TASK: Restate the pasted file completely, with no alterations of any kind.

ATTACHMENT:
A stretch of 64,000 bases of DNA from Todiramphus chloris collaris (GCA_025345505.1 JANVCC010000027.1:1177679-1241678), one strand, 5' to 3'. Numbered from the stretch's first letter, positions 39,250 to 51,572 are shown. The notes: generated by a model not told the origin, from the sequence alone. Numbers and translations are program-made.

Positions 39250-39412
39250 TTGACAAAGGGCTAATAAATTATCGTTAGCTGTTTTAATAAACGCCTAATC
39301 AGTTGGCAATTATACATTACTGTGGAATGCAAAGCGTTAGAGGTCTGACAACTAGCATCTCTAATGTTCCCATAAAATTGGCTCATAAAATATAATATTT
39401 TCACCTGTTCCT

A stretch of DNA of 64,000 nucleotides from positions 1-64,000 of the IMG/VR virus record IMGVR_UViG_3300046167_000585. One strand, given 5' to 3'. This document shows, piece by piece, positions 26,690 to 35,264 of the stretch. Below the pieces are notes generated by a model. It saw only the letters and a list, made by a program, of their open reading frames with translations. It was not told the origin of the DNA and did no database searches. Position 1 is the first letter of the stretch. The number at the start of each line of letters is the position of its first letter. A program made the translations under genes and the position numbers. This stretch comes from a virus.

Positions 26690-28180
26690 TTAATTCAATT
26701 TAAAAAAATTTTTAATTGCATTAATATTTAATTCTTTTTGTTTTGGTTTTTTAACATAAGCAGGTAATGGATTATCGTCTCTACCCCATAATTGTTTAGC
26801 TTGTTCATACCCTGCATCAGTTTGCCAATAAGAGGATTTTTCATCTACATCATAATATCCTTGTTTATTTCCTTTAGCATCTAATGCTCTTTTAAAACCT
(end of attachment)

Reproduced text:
A stretch of 64,000 bases of DNA from Todiramphus chloris collaris (GCA_025345505.1 JANVCC010000027.1:1177679-1241678), one strand, 5' to 3'. Numbered from the stretch's first letter, positions 39,250 to 51,572 are shown. The notes: generated by a model not told the origin, from the sequence alone. Numbers and translations are program-made.

Positions 39250-39412
39250 TTGACAAAGGGCTAATAAATTATCGTTAGCTGTTTTAATAAACGCCTAATC
39301 AGTTGGCAATTATACATTACTGTGGAATGCAAAGCGTTAGAGGTCTGACAACTAGCATCTCTAATGTTCCCATAAAATTGGCTCATAAAATATAATATTT
39401 TCACCTGTTCCT

A stretch of DNA of 64,000 nucleotides from positions 1-64,000 of the IMG/VR virus record IMGVR_UViG_3300046167_000585. One strand, given 5' to 3'. This document shows, piece by piece, positions 26,690 to 35,264 of the stretch. Below the pieces are notes generated by a model. It saw only the letters and a list, made by a program, of their open reading frames with translations. It was not told the origin of the DNA and did no database searches. Position 1 is the first letter of the stretch. The number at the start of each line of letters is the position of its first letter. A program made the translations under genes and the position numbers. This stretch comes from a virus.

Positions 26690-28180
26690 TTAATTCAATT
26701 TAAAAAAATTTTTAATTGCATTAATATTTAATTCTTTTTGTTTTGGTTTTTTAACATAAGCAGGTAATGGATTATCGTCTCTACCCCATAATTGTTTAGC
26801 TTGTTCATACCCTGCATCAGTTTGCCAATAAGAGGATTTTTCATCTACATCATAATATCCTTGTTTATTTCCTTTAGCATCTAATGCTCTTTTAAAACCT